While we tend to compare these amounts to OUR local shopping, like it or not, the majority of the US population live in urban centers where food tends to be very expensive (relatively). Over 10% of the total US population live in the Greater NYC and Greater LA alone, and 0ver 70 metropolitan areas have a higher population than Alaska's total population. And many people are not aware that grocery stores in the poorest neighborhoods tend to be far more expensive than those in affluent neighborhoods. The people in those neighborhoods often are unaware that there's a store 10 miles away with much better prices, or have no access to them. Owning your own car in some of the biggest cities is impractical even for many of the middle class due to things like monthly or daily parking charges, much less for the poor in those cities. And interestingly, public transportation often doesn't go near the shopping in more affluent areas.

Another thing that rather shocked me is that once you get a certain distance from major urban areas, the price of groceries can skyrocket again. A friend says her elderly parents in East Oregon pay outrageous prices at their local grocery store. While it may be  more expensive for these smaller stores to get their food from the wholesalers, that should be off-set by the far lower overhead in these towns. Her conclusion, and one I agree with, is that the store owners essentially feel that they have a captive customer base. It may be legal, but it's not good business practice in the long-run because your customers not only have no reason to be loyal but may actively detest you. Small towns closer to urban centers may be a bit more expensive, but usually the difference is low enough to be offset by gas savings.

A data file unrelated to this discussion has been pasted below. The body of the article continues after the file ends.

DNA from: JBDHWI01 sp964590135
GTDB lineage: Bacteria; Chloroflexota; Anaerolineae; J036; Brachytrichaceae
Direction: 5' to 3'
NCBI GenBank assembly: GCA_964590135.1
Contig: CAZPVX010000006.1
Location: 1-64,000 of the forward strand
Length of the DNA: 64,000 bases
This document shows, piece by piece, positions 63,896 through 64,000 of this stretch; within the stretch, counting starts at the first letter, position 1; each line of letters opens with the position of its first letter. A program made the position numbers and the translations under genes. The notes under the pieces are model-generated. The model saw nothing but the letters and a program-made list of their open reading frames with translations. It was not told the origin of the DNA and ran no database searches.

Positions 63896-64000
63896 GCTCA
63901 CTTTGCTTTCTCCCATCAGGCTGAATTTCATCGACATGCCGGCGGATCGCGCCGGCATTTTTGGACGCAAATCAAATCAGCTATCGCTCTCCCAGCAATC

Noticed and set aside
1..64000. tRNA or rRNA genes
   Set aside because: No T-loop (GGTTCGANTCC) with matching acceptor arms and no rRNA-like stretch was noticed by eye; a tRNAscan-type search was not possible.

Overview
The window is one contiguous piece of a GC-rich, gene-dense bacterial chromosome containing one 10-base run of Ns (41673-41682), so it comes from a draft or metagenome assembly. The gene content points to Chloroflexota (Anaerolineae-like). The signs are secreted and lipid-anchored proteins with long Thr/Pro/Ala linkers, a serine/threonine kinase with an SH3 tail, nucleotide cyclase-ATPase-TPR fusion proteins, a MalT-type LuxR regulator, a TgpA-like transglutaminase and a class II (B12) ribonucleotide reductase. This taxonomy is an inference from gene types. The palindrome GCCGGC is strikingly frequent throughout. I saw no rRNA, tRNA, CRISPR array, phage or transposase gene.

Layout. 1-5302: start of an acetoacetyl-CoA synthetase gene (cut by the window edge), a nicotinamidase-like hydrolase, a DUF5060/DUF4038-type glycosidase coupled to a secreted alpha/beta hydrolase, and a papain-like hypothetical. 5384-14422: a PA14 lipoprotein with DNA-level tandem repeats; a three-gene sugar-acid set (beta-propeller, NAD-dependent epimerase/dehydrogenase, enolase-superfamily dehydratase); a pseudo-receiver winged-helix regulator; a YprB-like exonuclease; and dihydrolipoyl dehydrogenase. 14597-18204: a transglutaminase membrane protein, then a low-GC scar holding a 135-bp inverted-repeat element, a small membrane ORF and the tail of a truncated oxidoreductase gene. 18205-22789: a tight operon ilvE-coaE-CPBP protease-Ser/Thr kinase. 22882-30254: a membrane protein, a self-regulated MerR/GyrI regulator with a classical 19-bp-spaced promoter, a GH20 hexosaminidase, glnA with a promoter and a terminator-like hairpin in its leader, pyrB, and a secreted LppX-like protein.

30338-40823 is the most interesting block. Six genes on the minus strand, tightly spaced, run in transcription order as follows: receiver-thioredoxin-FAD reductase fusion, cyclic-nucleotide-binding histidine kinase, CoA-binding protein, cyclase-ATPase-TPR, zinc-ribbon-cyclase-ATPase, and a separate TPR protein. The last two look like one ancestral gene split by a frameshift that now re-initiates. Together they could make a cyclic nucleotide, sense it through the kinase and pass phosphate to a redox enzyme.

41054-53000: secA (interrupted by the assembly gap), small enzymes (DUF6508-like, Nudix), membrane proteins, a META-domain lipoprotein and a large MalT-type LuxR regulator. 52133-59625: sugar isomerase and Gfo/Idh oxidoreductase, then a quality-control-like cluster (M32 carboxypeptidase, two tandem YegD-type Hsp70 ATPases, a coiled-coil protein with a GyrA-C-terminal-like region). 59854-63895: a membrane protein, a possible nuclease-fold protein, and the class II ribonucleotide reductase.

The problem with a single number for the entire country is that prices are very different across the country. Those expensive areas push up the average prices, but the USDA can't ignore them or exclude them. A majority, perhaps a large majority, lives in those expensive places. These numbers are the ones used by courts in estimating child support and bankruptcy and by agencies. It would be nice if we could have "regionally adjusted" rates, but then you'd have people in Texas protesting that you were allowing them less than someone in NYC.